The Faraway Tree

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Not to be confused with The Magic Faraway Tree, the second novel in the series.
The Faraway Tree
A blue book with the gold words The Magic Faraway Tree at the top, with three children on a tree on the picture.
Author Enid Blyton
Cover artist Georgina Hargreaves
Country United Kingdom
Language English
Genre Fantasy
Publisher Newnes
Published 1939–51
No. of books 4

The Faraway Tree is a series of popular novels for children by British author Enid Blyton. The titles in the series are The Enchanted Wood (1939), The Magic Faraway Tree (1943), The Folk of the Faraway Tree (1946) and Up the Faraway Tree (1951).

The stories take place in an enchanted forest in which a gigantic magical tree grows – the eponymous "Faraway Tree". The tree is so tall that its topmost branches reach into the clouds and it is wide enough to contain small houses carved into its trunk. The forest and the tree are discovered by three children named Jo, Bessie, and Fanny, who move into a house nearby. It is then that they embark on adventures to the top of the tree.

Books[edit]

The first title of the main trilogy, The Enchanted Wood, was published in 1939, although the Faraway Tree and Moon-Face had already made a brief appearance in 1936 in The Yellow Fairy Book. A picture-strip book, Up the Faraway Tree, was published in 1951. Over the years, the Faraway Tree stories have been illustrated by various artists including Dorothy Wheeler, Rene Cloke, Janet and Anne Grahame Johnstone, and Georgina Hargreaves.[1]

The Enchanted Wood[edit]

In the first novel in the series, Jo, Bessie, and Fanny move to live near a large wood. One day, they go for a walk in the wood and discover an enormous tree whose branches seem to reach into the clouds. This is the Faraway Tree.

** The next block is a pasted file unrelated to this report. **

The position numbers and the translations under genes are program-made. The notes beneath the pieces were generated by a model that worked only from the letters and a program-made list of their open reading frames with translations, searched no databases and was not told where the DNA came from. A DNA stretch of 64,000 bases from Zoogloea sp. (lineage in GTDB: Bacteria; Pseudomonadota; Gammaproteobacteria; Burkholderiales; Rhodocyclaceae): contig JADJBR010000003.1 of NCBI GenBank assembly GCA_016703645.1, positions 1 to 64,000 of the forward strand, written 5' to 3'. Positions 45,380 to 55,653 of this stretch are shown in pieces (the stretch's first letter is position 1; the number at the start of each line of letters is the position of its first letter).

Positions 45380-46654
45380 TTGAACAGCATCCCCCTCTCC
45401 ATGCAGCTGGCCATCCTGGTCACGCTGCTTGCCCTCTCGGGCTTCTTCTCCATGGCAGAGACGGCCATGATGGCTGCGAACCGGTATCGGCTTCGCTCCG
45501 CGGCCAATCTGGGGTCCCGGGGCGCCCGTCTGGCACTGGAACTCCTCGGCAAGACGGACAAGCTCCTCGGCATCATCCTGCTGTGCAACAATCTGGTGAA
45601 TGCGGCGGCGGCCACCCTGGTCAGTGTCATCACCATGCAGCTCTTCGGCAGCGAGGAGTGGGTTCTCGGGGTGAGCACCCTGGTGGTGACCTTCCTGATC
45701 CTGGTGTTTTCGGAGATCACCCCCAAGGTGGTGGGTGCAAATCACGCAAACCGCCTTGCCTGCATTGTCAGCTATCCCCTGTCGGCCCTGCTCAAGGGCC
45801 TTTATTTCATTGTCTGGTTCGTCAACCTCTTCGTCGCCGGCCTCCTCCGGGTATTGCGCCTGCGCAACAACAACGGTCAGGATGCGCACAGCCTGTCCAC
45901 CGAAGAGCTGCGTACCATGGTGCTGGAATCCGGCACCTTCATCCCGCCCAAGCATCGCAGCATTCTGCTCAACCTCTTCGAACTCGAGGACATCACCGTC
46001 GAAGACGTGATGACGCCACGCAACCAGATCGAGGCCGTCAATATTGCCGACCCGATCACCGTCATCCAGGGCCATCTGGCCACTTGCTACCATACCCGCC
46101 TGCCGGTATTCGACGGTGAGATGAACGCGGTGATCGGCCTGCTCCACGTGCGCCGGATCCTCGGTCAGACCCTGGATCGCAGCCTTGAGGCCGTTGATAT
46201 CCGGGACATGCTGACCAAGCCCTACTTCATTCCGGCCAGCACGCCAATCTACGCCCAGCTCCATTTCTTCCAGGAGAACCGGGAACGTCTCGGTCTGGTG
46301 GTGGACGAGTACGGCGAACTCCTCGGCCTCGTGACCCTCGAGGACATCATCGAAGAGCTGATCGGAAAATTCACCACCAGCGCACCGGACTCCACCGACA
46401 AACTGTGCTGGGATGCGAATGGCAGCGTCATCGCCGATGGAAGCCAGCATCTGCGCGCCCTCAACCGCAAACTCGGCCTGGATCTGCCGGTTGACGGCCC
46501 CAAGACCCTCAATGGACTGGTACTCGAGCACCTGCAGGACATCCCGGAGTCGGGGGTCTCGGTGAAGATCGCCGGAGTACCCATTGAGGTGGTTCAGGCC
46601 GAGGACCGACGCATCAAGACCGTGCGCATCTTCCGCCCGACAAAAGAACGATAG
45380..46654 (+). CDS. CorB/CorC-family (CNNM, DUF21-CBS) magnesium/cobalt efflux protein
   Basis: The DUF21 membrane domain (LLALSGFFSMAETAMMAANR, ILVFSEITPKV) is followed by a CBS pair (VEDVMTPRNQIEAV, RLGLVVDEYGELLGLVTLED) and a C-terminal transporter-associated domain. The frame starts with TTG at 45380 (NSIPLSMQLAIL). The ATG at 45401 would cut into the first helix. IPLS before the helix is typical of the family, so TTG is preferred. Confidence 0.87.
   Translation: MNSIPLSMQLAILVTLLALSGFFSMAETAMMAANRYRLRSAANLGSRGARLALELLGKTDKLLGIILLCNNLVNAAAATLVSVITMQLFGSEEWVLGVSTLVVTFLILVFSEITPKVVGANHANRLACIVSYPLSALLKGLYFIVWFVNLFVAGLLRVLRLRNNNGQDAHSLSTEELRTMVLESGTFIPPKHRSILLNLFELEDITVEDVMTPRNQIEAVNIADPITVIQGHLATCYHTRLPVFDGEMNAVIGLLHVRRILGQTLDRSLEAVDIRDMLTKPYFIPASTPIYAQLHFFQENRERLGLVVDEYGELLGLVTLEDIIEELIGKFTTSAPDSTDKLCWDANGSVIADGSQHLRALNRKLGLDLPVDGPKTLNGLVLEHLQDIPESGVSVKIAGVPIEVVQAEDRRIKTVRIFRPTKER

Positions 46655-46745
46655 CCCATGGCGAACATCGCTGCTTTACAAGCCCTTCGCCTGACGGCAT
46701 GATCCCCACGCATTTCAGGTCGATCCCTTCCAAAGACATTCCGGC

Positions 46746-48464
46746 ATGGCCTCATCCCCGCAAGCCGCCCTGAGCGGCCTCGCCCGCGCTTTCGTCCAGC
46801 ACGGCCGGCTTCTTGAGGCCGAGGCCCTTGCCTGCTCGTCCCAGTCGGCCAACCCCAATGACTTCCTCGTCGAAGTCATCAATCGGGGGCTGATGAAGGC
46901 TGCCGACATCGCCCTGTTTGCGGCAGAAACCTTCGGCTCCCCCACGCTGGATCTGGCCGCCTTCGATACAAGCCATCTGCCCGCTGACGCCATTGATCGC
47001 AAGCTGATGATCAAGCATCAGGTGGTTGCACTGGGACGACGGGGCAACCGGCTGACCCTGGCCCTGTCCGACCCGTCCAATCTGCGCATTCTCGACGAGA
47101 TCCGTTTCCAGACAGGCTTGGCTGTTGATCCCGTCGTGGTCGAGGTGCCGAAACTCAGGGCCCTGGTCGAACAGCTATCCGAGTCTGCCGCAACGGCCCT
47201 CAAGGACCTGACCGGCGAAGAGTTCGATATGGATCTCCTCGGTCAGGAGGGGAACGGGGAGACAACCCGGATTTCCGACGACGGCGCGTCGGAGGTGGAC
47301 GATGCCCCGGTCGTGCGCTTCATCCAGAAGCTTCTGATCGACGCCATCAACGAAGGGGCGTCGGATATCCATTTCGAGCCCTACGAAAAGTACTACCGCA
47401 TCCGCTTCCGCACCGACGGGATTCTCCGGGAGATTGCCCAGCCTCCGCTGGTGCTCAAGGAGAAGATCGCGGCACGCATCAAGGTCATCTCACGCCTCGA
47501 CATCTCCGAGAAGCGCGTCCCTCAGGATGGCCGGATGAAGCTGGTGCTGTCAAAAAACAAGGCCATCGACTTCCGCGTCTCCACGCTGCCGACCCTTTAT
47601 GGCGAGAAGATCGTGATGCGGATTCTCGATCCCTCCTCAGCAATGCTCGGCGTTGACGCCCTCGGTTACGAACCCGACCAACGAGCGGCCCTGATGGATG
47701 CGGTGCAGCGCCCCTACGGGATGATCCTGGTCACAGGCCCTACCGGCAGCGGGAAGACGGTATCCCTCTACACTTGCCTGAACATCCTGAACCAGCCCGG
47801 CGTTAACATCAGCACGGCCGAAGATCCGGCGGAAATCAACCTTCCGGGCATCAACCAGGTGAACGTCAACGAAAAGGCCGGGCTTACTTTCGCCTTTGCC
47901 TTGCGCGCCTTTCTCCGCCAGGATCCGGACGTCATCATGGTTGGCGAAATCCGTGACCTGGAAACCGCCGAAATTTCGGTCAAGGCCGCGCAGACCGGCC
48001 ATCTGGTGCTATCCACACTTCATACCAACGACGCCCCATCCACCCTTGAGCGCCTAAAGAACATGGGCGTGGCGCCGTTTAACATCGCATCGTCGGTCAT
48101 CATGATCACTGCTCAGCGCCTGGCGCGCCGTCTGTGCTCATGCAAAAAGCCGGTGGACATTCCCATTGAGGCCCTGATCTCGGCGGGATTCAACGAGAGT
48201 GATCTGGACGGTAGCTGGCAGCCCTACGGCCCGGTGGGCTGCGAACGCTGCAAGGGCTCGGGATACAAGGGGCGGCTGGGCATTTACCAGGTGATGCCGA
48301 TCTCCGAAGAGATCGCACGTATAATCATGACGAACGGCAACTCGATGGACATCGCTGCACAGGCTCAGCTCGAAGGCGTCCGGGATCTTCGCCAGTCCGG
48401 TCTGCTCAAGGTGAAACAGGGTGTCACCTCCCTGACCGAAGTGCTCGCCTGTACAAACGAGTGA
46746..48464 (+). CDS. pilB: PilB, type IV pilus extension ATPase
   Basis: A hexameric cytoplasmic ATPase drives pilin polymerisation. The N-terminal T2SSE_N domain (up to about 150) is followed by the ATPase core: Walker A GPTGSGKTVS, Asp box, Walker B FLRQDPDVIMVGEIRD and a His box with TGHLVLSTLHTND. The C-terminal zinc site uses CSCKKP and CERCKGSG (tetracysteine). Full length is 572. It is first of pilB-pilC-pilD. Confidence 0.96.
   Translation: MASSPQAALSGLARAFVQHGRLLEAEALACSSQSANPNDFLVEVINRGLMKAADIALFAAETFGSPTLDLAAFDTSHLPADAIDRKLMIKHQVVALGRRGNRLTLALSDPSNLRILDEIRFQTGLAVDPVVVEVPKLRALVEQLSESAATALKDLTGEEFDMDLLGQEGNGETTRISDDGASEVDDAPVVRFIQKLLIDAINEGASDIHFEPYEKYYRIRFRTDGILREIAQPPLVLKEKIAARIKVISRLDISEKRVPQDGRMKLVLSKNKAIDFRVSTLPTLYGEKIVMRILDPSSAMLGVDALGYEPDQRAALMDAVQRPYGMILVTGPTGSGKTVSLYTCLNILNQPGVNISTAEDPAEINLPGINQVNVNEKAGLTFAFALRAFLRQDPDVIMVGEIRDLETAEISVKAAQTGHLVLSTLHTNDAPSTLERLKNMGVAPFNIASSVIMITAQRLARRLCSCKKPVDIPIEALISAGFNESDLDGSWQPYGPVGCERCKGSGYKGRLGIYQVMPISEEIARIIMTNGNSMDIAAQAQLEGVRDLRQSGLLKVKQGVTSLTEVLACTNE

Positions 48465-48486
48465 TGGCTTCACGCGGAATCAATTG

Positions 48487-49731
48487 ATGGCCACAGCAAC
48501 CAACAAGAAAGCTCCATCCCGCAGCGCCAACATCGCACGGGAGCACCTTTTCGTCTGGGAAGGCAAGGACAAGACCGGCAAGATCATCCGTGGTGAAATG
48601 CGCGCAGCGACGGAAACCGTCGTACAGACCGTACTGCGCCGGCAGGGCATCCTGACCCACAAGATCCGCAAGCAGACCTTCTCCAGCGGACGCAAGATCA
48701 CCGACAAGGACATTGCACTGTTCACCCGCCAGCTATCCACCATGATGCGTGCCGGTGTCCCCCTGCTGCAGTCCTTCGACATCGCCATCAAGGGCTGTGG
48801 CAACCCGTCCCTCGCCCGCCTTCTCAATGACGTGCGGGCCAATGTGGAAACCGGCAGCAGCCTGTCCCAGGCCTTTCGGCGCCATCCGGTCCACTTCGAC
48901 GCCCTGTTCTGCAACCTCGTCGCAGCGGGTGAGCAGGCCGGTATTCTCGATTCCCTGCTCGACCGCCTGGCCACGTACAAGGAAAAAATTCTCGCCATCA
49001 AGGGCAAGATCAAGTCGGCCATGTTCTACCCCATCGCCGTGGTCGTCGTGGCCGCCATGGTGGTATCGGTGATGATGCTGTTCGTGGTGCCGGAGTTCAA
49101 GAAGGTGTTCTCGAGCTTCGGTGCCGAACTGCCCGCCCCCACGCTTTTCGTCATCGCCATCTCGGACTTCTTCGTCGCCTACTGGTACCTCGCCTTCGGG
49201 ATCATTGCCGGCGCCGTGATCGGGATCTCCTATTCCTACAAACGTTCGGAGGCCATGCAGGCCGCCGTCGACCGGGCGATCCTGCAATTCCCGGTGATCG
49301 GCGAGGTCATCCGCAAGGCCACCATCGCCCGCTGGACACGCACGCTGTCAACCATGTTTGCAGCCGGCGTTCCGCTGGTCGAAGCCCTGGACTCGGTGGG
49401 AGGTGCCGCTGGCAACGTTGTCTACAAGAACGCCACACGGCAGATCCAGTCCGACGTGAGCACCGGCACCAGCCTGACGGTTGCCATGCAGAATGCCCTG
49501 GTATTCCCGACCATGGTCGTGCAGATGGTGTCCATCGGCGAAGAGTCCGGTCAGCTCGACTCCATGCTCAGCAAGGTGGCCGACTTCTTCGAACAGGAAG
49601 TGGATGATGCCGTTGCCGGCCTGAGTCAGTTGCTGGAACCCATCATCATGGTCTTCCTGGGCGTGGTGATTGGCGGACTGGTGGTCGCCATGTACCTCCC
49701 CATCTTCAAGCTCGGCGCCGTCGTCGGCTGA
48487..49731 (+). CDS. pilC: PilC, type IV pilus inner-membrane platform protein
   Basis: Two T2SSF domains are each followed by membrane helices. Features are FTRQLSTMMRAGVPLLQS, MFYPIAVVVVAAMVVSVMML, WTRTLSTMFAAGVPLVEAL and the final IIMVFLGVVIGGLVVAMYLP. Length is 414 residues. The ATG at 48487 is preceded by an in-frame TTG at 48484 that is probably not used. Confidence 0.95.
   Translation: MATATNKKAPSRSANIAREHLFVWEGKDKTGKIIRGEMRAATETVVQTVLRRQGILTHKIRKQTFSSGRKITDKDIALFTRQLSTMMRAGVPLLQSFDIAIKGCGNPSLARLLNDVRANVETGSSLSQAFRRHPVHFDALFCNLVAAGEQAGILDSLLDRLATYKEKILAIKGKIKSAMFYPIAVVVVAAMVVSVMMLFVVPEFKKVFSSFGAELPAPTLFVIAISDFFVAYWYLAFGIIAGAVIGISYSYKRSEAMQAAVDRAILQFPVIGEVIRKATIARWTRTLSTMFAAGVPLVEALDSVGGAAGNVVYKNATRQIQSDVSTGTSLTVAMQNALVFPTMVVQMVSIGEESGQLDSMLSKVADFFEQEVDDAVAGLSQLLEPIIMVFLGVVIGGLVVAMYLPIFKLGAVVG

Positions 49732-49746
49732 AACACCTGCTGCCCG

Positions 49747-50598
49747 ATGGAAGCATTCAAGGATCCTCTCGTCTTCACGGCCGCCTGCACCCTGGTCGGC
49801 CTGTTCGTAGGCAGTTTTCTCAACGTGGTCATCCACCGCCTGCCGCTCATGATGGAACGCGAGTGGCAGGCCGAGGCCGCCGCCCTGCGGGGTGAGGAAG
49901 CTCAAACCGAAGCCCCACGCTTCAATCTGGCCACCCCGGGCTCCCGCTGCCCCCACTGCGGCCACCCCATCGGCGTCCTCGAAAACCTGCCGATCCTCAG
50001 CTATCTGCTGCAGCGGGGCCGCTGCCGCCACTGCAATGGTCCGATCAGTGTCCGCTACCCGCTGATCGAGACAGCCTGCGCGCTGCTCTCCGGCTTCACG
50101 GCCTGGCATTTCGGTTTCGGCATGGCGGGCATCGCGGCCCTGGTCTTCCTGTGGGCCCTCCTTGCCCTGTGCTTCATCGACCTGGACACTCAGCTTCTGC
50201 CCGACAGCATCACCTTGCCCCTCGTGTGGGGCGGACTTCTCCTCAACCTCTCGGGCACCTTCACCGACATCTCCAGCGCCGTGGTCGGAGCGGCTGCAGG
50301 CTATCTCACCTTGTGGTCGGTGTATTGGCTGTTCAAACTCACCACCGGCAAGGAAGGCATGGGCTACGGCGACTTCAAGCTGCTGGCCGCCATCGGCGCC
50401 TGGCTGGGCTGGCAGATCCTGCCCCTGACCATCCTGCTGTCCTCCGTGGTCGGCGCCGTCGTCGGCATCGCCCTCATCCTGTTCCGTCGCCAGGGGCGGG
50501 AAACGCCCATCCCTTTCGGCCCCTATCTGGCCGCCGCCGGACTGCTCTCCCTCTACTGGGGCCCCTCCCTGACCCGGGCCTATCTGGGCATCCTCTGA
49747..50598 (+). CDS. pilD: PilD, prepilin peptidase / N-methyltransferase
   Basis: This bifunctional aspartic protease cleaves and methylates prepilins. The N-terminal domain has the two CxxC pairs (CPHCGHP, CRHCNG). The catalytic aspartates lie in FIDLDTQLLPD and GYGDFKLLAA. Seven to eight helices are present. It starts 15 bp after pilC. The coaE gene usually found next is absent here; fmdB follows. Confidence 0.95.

When the children climb the Faraway Tree they discover it is inhabited by different magical creatures, including Moon-Face, Silky the fairy, The Saucepan Man, Dame Washalot, Mr. Watzisname and the Angry Pixie. They befriend some of these creatures, in particular Moon-face and Silky. At the very top of the tree they discover a ladder which leads them to a magical land. This land is different on each visit, because each place moves on from the top of the tree to make way for a new land. The children are free to come and go, but they must leave before the land moves on or they will be stuck there until the land returns to the Faraway Tree. In various chapters, one of the children get stuck in the land.

The lands at the top are sometimes extremely unpleasant – for example the Land of Dame Slap, an aggressive school teacher – and sometimes fantastically enjoyable, notably the Land of Birthdays, Land of Goodies, Land of Take-What-You-Want and the Land of Do-As-You-Please.

The first land the three children visit is The Roundabout Land, where they give some cake to two rabbits, and the rabbits dig a hole for themselves and the three children. The last land they visit in this book is The Land of Birthdays, where the brownies and the inhabitants of the Faraway Tree celebrate Bessie's Birthday.

The Magic Faraway Tree[edit]

Jo, Bessie, and Fanny's cousin Dick comes to stay and he joins the secret adventures in the lands of the magic Faraway Tree. Dick is not interested at first but later on he gets interested, and into mischief.

The Folk of the Faraway Tree[edit]

Connie, a mischievous girl, comes to enjoy a few days with the children, while her mother, Lizzie, is sick. At first Connie refuses to believe in the Faraway Tree or the magical folk who live in it, even when the Angry Pixie throws ink at her or when Dame Washalot soaks her. Jo, Bessie, and Fanny take her to the lands at the top of the tree and Connie gets a few surprises! The Saucepan Man's mother decides to live in the tree, leaving her job as a baker in Dame Slap's land. She sets up a surprising cake shop in the tree.